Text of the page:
Thursday, April 28, 2011

Betty White on moving books and repacking them in cartons

Betty White on moving books and repacking them in cartons

By Walter Haan,,

New York Times writer Frank Bruni has an article about and an interview with actress Betty White in today's paper. The following lines are from that piece:

"When Putnam asked her to sign 2,500 books in advance of publication, it offered to rent her a hotel or office suite for the task and to provide assistants to unpack the books, turn each to the title page, refresh her pens and the like. That’s pro forma, but she wasn’t having any of it. The boxes were delivered to her house, where she has lived alone since 1981, when Allen Ludden, her husband of 18 years, died. And she has been moving them around and repacking them all on her own.

“'It’s good exercise,' she said..."

Damn right! That's what I've been saying for the 28 years of working at Southfarm Press. And I've been ridiculed for saying it because some people don't consider repacking book cartons and moving them around to be exercise. To save them embarrassment, they shall remain nameless.

But I feel vindicated by 89-year-old Ms White's statement that it IS exercise. Of course it is. Book cartons can weigh 30 to 50 pounds. For example, last year I sold 33 cartons all at once of Dudley C. Gould's Follow Me Up Fools Mountain. That meant that I had to move the 33 cartons to the garage door, down one flight of stairs on the lower floor. Then when the truck arrived, I helped load it.

Now you might be asking, "I thought you were the editor and publisher at Southfarm? Couldn't you get a Southfarm flunkie to do that?" Well, I'm also the flunkie, graphic designer and marketing exec. That's the way it is at a small press. You wear multiple hats. I'm always lugging book cartons around to the post office, from room to room, repacking them after adding jackets
or invoices in the cartons. When exhibiting, I've lugged them to the USS Intrepid on the Hudson River and to air shows in Pennsylvania. At the air shows I set up a screened tent beforehand to actually exhibit books in.

I'm 70-years old now and still lugging. I admit that sometimes the cartons feel heavier than I remember. But if Betty White agrees with me that book carton lugging is good exercise, then maybe there's hope that I'll reach 89 too.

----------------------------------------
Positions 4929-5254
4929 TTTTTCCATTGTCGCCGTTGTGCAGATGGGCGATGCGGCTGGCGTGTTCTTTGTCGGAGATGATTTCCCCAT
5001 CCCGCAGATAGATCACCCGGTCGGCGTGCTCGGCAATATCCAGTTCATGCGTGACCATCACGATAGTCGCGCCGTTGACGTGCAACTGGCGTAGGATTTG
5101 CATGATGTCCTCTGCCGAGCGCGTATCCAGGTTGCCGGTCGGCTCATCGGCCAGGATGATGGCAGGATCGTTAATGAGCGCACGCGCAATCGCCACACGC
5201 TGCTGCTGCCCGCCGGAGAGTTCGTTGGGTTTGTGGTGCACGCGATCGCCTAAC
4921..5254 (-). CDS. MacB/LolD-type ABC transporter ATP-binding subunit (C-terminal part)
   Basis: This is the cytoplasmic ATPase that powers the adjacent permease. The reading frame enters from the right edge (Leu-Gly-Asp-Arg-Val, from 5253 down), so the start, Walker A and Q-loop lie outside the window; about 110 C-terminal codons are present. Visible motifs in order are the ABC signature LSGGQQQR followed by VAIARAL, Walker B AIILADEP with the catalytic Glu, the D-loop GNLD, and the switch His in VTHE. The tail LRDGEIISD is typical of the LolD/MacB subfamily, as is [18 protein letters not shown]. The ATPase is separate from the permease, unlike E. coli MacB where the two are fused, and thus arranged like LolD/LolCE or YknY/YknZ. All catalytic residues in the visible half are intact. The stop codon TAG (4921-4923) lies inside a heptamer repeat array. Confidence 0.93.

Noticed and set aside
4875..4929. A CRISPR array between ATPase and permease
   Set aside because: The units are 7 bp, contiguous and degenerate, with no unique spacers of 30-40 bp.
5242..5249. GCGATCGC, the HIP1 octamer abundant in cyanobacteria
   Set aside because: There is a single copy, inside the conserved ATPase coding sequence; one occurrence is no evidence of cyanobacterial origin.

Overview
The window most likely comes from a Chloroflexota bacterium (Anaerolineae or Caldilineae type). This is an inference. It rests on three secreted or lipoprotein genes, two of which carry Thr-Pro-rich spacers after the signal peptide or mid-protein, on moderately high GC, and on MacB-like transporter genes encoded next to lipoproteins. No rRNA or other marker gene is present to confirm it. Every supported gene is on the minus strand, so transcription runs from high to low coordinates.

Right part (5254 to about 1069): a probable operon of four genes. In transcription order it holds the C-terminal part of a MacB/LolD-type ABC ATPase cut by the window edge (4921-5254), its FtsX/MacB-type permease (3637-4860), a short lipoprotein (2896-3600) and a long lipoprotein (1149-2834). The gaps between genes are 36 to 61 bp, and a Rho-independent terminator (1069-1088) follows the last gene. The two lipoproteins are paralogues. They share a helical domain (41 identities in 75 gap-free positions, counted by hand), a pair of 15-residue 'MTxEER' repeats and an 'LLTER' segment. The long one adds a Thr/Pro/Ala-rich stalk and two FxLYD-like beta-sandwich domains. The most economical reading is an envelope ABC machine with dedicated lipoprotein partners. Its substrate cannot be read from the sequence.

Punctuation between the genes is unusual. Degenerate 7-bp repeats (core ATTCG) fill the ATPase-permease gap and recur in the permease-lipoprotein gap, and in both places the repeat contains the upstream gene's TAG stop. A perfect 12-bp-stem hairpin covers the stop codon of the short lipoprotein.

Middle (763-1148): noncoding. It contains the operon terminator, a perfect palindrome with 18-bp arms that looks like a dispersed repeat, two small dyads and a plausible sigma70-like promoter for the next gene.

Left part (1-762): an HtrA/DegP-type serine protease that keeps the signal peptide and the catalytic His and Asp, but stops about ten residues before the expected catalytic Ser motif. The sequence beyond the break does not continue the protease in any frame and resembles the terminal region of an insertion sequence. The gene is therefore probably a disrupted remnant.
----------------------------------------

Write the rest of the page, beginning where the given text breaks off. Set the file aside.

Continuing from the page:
Of course I doubt that Nooks and Kindles packed in cartons weigh as much as real books. They're advertised as being lighter than paperbacks, as if that's important to a book reader. Other than to students with backpacks full of books, I don't think that's worth bragging about.
More importantly, future small press publisher/flunkies are going to have to join a gym to get the exercise I've gotten. Copyright © 2011 by Walter Haan,,

Tuesday, April 12, 2011

The case for destroying book inventory

The case for destroying book inventory

By Walter Haan,,

We recently finished destroying about 250 copies remaining of a hardcover that has done well for us over the years. But our contract was up and one of the authors wants to rewrite the book and add some romance so the story will be more appealing for a film deal.

This author thought we should give away these roughly 250 copies to libraries, veterans and any one else interested. But if there's one thing I've learned with 28 years of running an independent press, no one appreciates a free book. Libraries, for example, just throw it into their book sales instead of adding it to their collections.

I believe a publisher should support the people that really believe in a book. Those are the librarians and individuals who actually bought books with their hard-earned money. The used book market has really taken off thanks to Internet sellers such as and Abe Books. Used Southfarm books are offered on those sites for sometimes as much as a hundred dollars.

And I think if a genuine buyer of a book needs to sell it somewhere down the road, then he or she deserves to profit from a used book sale. After all, he or she paid for the book, made an investment in the scholarship of that book, and by doing so, encouraged both its author and publisher in their endeavors.

So, there will be no free books from Southfarm for opportunists to profit from. If anyone deserves to financially benefit from a book in their collection, it should be real buyers. And that is why in some situations we destroy books rather than give them away. By not flooding the market with free copies we hope it makes it possible for real buyers to benefit even more from their decisions to buy a book.--Copyright © 2011 by Walter Haan,,